Neobnak, Volt Bank, Australia

Neobnak, Volt Bank, announced on Wednesday it was closing its deposit taking business and will return its banking licence after it couldn't raise enough funds to stay afloat
  • Volt Bank announced it was closing its deposit taking business on Wednesday
  • The 140 staff will be left without a job once business shuts next Tuesday
  • Customers of the neobank have been urged to transfer their funds by July 5
  • Neobanks operate exclusively online without in-person branches
An Australian digital bank has collapsed, leaving 140 employees without a job and 6,000 customers racing to withdraw their money before next week.

Volt Bank announced on Wednesday it was closing its deposit taking business and will return its banking licence after it couldn't raise enough funds to stay afloat.
'Volt has made the difficult decision to close its deposit taking business and has commenced the process of returning all deposits to its account holders,' the neobank's website said.

'Customers need to transfer the balances held in all Volt accounts to a nominated bank account with another financial institution before the 5th of July 2022.'
The bank was launched in 2017 with Volt chief executive Steve Weston saying the closure of the company was an 'incredibly sad day'.
'We've built something as a team that Australia really needs to bring banking competition to the market. We've got technology and capability that simply doesn't exist in Australia today,' he said.

'But for us to take that to a public launch, we need petrol in the car and by petrol we need capital. And in the current market, being able to raise the amount of capital that we needed to be able to scale up was a task that we couldn't accomplish.'
The Volt bank chief executive Steve Weston (right)

The bank was launched in 2017 with Volt chief executive Steve Weston (right) saying the closure of the company was an 'incredibly sad day'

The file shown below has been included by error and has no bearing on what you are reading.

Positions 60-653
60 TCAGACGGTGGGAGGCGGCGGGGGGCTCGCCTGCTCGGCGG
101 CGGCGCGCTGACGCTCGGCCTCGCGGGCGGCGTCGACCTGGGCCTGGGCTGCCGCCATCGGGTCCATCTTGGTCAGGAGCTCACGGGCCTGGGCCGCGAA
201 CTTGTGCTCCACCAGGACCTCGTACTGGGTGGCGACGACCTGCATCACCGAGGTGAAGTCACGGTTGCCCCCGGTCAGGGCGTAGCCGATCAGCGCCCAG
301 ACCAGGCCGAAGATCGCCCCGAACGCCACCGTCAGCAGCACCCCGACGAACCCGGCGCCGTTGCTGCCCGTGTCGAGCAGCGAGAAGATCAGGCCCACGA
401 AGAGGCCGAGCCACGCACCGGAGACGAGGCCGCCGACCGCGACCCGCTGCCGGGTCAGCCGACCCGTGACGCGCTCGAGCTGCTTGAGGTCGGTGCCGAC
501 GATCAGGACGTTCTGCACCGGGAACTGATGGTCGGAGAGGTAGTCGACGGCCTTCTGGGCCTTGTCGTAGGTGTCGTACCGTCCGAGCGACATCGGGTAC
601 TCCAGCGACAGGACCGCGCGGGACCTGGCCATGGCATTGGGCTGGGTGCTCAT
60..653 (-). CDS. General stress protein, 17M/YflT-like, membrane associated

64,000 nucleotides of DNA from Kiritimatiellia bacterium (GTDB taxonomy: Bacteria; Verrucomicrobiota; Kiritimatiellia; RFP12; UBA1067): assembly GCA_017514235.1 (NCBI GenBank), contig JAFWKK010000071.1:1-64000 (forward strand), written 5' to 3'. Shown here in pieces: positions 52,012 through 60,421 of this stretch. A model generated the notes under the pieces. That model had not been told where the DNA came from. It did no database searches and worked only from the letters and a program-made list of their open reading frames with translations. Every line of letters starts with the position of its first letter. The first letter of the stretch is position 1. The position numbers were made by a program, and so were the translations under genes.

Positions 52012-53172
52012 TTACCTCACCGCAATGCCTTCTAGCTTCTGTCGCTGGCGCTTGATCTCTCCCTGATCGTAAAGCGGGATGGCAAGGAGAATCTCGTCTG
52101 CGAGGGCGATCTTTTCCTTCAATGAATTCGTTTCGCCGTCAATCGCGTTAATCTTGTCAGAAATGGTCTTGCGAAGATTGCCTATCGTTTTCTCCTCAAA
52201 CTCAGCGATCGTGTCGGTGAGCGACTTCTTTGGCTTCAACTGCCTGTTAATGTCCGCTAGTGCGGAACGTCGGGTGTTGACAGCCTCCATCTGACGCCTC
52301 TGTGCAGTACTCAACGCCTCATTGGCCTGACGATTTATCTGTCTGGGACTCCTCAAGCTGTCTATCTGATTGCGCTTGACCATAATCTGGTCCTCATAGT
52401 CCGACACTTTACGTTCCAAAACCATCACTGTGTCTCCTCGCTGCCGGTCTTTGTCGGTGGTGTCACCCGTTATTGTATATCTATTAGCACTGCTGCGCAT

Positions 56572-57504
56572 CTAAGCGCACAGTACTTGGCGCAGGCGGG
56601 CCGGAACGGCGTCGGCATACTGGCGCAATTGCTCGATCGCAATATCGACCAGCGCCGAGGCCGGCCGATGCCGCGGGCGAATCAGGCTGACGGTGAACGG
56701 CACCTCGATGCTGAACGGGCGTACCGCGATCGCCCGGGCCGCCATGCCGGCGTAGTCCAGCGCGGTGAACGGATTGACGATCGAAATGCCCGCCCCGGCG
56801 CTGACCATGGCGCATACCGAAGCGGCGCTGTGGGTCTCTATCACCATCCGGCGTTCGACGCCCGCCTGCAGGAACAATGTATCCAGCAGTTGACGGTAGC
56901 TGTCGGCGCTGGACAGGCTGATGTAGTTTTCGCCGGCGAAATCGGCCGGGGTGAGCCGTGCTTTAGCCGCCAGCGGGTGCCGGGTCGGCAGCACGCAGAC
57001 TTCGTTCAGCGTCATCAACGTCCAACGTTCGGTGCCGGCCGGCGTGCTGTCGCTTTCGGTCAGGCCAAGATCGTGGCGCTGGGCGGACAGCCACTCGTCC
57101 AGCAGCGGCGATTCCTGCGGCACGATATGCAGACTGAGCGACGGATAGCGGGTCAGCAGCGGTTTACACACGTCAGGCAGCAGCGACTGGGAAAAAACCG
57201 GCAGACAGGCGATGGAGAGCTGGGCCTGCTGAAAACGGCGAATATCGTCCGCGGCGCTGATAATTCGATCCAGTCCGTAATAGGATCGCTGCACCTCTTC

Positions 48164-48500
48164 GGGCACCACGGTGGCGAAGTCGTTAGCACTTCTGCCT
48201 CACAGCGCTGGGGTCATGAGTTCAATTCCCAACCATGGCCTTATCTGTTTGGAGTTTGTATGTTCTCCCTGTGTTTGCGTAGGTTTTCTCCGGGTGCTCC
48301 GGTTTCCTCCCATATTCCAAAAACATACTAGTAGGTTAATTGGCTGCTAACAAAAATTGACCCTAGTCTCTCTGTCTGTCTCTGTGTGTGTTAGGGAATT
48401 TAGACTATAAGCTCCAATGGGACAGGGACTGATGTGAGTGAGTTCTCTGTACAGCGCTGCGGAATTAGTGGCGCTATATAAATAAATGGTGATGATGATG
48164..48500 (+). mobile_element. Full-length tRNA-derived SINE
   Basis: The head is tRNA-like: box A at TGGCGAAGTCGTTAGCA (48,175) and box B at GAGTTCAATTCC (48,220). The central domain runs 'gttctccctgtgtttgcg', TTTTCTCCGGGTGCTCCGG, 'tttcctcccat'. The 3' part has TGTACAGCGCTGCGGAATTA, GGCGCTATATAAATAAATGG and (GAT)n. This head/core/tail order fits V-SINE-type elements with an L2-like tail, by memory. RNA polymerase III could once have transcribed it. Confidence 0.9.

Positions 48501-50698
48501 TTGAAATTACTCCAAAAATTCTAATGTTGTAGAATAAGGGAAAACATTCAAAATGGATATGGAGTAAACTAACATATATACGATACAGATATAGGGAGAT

Transfer limits for customers have been increased to $250,000 with members told to stop using their accounts immediately.
Volt has more than $100million in deposits.

Mr Weston said as a bank, his business needed a lot more capital than others, and that was a challenge 'we were unable to overcome'.
Volt had been seeking to raise $200million in investor funding through a Series F round launched in February.

But as worldwide economies stalled this year, the investors it had lined up began backing out citing uncertain financial markets.
'If you want to be a bank and you want to scale up, you are going to need a lot of capital, and if you don't [raise it], you are not going to be able to grow... We just couldn't raise the level of capital we needed to,' Mr Weston told the AFR.
Customer deposits of up to $250,000 are protected under the federal Financial Claims Scheme - but Volt hopes to be able to return all deposits in full so the scheme will not be triggered.

The Australian Prudential Regulation Authority (APRA) is monitoring Volt customer accounts to 'ensure funds are returned in and orderly and timely manner'.
The company was granted its banking licence in 2019, the first start-up in Australia to be granted one.

The collapse is the second of a high-profile neobank, following Xinja whose banking businesses folded in December 2020.
In that case, Xinja started paying interest on deposits before earning capital from lending.